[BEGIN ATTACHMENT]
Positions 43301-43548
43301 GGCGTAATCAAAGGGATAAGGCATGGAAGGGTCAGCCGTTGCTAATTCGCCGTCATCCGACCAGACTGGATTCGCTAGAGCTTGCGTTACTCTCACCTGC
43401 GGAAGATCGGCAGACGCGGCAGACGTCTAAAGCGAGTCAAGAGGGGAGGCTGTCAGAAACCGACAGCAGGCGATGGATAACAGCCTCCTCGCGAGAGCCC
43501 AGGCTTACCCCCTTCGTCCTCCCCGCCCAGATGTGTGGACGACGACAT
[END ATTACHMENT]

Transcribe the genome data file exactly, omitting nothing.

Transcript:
Positions 43301-43548
43301 GGCGTAATCAAAGGGATAAGGCATGGAAGGGTCAGCCGTTGCTAATTCGCCGTCATCCGACCAGACTGGATTCGCTAGAGCTTGCGTTACTCTCACCTGC
43401 GGAAGATCGGCAGACGCGGCAGACGTCTAAAGCGAGTCAAGAGGGGAGGCTGTCAGAAACCGACAGCAGGCGATGGATAACAGCCTCCTCGCGAGAGCCC
43501 AGGCTTACCCCCTTCGTCCTCCCCGCCCAGATGTGTGGACGACGACAT